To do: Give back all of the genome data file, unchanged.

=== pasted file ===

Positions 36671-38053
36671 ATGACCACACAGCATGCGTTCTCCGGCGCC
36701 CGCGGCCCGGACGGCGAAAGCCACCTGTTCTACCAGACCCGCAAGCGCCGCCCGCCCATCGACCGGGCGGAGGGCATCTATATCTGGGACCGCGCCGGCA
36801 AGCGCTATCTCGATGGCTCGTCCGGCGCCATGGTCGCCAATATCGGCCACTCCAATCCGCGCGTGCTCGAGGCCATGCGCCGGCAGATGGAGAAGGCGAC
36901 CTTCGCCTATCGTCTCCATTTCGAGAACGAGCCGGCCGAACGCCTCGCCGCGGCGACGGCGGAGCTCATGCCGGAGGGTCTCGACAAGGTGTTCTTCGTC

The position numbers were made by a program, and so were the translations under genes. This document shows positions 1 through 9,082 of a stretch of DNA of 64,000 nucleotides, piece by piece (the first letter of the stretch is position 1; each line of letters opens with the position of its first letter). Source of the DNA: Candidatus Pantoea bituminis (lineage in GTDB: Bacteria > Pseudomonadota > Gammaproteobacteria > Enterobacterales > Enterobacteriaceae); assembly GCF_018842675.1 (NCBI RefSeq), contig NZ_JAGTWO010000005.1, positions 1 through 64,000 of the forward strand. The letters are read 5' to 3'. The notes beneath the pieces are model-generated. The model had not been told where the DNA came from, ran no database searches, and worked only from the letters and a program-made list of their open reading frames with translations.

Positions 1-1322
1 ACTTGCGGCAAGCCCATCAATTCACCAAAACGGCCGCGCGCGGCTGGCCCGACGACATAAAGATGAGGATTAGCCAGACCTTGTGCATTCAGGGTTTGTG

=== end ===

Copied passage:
Positions 36671-38053
36671 ATGACCACACAGCATGCGTTCTCCGGCGCC
36701 CGCGGCCCGGACGGCGAAAGCCACCTGTTCTACCAGACCCGCAAGCGCCGCCCGCCCATCGACCGGGCGGAGGGCATCTATATCTGGGACCGCGCCGGCA
36801 AGCGCTATCTCGATGGCTCGTCCGGCGCCATGGTCGCCAATATCGGCCACTCCAATCCGCGCGTGCTCGAGGCCATGCGCCGGCAGATGGAGAAGGCGAC
36901 CTTCGCCTATCGTCTCCATTTCGAGAACGAGCCGGCCGAACGCCTCGCCGCGGCGACGGCGGAGCTCATGCCGGAGGGTCTCGACAAGGTGTTCTTCGTC

The position numbers were made by a program, and so were the translations under genes. This document shows positions 1 through 9,082 of a stretch of DNA of 64,000 nucleotides, piece by piece (the first letter of the stretch is position 1; each line of letters opens with the position of its first letter). Source of the DNA: Candidatus Pantoea bituminis (lineage in GTDB: Bacteria > Pseudomonadota > Gammaproteobacteria > Enterobacterales > Enterobacteriaceae); assembly GCF_018842675.1 (NCBI RefSeq), contig NZ_JAGTWO010000005.1, positions 1 through 64,000 of the forward strand. The letters are read 5' to 3'. The notes beneath the pieces are model-generated. The model had not been told where the DNA came from, ran no database searches, and worked only from the letters and a program-made list of their open reading frames with translations.

Positions 1-1322
1 ACTTGCGGCAAGCCCATCAATTCACCAAAACGGCCGCGCGCGGCTGGCCCGACGACATAAAGATGAGGATTAGCCAGACCTTGTGCATTCAGGGTTTGTG